The ironic thing about freedom, in a classical liberal sense, is that it requires inequality.
Indeed, the Doctrine of Individualism is rooted in the principle that individuals must be permitted to both rise and fall, to both succeed and fail, in order for them to be in full control of their destiny. Whether that be economic or political or otherwise.
The reality is that people have different skills, different levels of intelligence, different levels of athleticism, different levels of attractiveness, and so on. The unavoidable consequence of that is that in a truly free society, people will end up unequally.
Creating artificial constraints in order to equalize outcomes undermines that principle, and doing so fails to maximize the potential of individuals within that society. Trading risk and the freedom that comes with it for some semblance of safety. The path followed by any domesticated animal you see on a farm today. No doubt, the only way to achieve complete “equality” between people would be limit the abilities of certain individuals, a la Harrison Bergeron.
As such, Progressives argue, we must chain ourselves. But the unspoken question that must be asked is this: is that trade worth it? Or as de Tocqueville aptly observed two hundred years ago:
Americans are so enamored of equality that they would rather be equal in slavery than unequal in freedom – Alexis de Tocqueville
Or in other words, do we want to be free, or do we want to be equal? Because those two ideals are unfortunately incompatible.
The critical thing about inequality is that it creates scarcity. And scarcity creates value.
Without darkness, there is no light … everything the same. A blur. White noise. Meaning and value derive from the contrast. From the inequality.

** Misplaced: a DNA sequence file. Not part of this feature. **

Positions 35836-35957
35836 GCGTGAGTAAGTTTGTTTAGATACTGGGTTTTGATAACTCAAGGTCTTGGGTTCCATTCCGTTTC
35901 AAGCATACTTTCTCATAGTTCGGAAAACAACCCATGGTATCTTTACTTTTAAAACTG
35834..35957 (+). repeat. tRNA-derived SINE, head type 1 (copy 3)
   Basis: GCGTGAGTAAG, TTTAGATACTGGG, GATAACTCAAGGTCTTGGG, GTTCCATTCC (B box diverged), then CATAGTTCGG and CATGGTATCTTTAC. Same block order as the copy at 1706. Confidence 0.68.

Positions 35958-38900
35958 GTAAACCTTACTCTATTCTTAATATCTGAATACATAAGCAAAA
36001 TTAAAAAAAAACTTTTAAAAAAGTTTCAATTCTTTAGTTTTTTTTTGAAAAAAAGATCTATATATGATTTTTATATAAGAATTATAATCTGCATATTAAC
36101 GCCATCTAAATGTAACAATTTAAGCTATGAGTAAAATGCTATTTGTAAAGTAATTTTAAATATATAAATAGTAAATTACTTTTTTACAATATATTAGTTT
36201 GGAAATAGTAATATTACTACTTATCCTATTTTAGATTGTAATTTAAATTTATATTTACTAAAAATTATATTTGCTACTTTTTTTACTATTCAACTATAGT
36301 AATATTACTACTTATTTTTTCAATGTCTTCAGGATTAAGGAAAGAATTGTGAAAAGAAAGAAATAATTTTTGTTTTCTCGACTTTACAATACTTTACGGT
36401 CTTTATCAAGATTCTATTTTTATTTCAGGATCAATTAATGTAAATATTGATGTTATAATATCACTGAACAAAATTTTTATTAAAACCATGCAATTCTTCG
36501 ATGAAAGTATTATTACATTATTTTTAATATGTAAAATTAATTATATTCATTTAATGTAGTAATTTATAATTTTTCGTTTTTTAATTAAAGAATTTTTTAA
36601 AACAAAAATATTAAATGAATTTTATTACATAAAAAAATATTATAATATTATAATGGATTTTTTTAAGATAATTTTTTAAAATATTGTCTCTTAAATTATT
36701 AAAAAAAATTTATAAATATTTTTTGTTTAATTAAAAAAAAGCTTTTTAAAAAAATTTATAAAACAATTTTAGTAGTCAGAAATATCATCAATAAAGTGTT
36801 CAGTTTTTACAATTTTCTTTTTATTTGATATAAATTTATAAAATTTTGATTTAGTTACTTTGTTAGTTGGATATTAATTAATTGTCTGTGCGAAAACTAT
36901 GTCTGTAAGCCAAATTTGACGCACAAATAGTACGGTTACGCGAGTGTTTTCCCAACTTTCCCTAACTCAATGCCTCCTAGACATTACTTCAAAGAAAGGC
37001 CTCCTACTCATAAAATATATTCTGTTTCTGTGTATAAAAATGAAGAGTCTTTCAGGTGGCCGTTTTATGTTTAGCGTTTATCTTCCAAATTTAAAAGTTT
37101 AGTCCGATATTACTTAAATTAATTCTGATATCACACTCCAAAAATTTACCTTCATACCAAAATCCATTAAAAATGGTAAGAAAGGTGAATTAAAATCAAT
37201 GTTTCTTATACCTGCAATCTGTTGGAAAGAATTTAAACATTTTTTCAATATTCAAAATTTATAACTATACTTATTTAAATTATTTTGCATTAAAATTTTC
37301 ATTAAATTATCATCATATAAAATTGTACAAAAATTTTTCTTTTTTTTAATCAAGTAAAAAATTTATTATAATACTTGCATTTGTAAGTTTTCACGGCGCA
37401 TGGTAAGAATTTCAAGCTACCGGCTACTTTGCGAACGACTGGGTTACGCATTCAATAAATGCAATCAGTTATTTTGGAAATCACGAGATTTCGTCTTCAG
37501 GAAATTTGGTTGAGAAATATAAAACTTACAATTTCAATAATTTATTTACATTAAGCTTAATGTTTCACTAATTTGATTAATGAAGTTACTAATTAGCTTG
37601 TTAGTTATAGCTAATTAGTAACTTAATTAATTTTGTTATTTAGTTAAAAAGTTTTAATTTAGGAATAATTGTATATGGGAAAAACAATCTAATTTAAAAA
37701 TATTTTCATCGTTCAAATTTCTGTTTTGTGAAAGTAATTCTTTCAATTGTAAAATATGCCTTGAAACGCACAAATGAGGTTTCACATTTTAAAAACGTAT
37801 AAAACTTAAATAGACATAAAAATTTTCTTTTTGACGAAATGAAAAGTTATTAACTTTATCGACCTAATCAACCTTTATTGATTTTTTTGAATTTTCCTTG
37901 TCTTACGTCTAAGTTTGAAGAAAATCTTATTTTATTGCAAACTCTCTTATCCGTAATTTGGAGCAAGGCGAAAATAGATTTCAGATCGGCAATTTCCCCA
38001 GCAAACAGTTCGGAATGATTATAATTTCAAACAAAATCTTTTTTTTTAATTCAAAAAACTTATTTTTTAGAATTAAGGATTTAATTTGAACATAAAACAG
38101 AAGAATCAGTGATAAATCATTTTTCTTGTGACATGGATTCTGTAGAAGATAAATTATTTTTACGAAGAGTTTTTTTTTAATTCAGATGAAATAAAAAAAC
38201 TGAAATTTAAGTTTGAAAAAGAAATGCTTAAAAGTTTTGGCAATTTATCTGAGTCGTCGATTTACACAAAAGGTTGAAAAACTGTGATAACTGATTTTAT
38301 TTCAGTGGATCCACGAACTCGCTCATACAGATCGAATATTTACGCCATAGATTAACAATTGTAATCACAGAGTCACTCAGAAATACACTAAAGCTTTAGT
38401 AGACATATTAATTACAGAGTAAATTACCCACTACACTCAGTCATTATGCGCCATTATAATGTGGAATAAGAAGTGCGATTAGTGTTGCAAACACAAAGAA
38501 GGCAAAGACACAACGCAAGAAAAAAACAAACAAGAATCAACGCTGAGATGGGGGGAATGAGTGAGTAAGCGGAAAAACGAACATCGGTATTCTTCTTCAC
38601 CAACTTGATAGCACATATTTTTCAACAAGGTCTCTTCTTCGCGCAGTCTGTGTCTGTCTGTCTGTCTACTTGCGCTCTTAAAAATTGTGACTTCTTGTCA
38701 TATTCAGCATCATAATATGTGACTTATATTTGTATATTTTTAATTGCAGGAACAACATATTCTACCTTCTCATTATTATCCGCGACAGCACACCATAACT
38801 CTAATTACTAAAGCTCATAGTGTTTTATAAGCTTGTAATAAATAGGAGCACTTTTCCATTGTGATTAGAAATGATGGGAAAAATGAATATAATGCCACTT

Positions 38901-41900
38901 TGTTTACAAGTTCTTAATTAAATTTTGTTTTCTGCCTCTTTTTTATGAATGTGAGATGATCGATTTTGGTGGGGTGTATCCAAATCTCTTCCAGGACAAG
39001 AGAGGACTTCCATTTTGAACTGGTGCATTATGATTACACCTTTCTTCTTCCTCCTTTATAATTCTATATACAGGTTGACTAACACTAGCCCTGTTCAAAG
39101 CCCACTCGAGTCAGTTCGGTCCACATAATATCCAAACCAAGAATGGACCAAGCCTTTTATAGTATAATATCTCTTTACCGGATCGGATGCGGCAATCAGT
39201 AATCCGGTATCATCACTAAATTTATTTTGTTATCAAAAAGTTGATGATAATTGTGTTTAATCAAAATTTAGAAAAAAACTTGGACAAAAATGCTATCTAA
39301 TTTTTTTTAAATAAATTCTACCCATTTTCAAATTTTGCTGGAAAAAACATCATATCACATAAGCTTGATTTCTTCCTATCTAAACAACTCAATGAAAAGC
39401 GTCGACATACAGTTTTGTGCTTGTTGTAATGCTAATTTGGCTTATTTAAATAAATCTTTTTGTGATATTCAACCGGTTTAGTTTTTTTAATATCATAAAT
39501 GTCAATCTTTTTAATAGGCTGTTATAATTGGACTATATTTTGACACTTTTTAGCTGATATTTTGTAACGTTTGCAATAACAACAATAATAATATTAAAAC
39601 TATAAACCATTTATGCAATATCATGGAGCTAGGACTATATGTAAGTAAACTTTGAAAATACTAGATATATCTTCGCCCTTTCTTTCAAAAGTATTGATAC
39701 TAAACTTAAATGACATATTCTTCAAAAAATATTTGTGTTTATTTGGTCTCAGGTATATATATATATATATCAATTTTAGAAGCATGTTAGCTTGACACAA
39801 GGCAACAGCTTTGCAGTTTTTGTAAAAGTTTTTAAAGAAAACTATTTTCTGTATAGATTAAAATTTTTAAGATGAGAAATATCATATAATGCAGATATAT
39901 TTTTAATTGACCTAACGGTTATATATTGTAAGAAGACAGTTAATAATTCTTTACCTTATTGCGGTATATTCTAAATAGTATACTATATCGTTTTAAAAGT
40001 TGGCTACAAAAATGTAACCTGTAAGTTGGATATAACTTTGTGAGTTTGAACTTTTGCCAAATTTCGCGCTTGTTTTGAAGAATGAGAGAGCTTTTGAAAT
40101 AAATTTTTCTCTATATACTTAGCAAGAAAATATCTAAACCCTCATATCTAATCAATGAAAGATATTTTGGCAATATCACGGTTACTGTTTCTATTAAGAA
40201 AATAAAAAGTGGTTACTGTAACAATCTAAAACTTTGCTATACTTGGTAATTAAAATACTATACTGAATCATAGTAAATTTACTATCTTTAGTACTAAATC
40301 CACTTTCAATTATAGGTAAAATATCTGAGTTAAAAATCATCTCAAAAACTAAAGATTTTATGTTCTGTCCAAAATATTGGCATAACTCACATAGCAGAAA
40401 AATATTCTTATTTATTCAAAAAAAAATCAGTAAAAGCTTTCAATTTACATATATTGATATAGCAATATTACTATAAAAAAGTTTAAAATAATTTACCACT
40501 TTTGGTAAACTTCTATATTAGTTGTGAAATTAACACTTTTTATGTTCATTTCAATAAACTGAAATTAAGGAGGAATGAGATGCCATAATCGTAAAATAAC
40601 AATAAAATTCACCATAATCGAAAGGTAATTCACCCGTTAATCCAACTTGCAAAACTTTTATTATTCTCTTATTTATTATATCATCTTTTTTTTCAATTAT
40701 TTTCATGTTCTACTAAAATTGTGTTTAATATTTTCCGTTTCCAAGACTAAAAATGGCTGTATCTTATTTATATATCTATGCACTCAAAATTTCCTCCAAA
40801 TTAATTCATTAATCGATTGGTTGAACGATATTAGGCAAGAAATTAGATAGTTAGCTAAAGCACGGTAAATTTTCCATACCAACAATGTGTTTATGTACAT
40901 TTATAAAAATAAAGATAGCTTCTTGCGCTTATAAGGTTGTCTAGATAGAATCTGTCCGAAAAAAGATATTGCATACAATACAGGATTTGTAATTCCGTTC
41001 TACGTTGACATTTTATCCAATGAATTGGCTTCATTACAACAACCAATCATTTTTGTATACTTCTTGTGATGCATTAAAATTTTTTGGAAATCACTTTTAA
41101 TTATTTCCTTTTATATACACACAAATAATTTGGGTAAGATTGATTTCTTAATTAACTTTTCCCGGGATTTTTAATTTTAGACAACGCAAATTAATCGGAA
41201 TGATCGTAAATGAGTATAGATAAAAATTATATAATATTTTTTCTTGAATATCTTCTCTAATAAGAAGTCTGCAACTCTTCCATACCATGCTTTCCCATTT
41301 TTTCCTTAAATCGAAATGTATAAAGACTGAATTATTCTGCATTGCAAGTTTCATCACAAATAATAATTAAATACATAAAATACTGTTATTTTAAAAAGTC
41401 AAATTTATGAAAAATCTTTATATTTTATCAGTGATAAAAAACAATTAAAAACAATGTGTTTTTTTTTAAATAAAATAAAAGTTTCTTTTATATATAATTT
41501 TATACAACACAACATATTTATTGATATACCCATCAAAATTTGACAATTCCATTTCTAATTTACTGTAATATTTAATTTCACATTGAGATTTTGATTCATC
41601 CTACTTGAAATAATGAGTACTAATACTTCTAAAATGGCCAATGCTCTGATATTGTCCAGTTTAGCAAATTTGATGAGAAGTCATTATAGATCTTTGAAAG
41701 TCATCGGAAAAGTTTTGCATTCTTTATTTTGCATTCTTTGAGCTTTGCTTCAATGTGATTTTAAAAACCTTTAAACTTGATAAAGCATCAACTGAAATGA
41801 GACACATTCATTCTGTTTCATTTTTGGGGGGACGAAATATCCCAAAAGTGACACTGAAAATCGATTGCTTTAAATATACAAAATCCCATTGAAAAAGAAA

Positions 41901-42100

If we all had a diamond at the moment of birth, or if diamonds grew on trees, then diamonds would be relatively worthless. In the same vein, if all men were of the same uber-intelligence, then intelligence would be less valued. Or if all men were uber-athletic, we wouldn’t pay NBA players the salaries we do today. All of those arise from scarcity. From inequality.
In short, if inequality creates scarcity, and scarcity creates value, then it follows that value is actually rooted in inequality itself.
Now perhaps there is some nobility in arguing that we should try to create better opportunities for all people, to sacrifice for others for the sake of equity. But, in the end, the value equation remains the same. There will always be winners and losers.
It has been argued by many a wise man before me that those who would trade freedom for security, deserve neither. Of course, those were men from a different time, a different era, where the freedoms we often take for granted today were not guaranteed.
In that era, people desired freedoms, because many of them came from medieval Europe and/or were part of a colonial system where they grew up without. They wanted opportunities, but they knew that such opportunities only came along with risk. Failure. Loss. It is those things that spur individual endeavor, that it could be argued led to the development of the modern world. But they require a frank acceptance of the cruelty that can be the struggle between life and death, between success and failure. That there will always be winners and losers.
A society must have such a frank acceptance if it is to truly thrive, rather than wither. To be cognizant of trade-offs demanded in the pursuit of any ideal. And to realize there is inherent value in even the “negative” things sometimes, inequality included.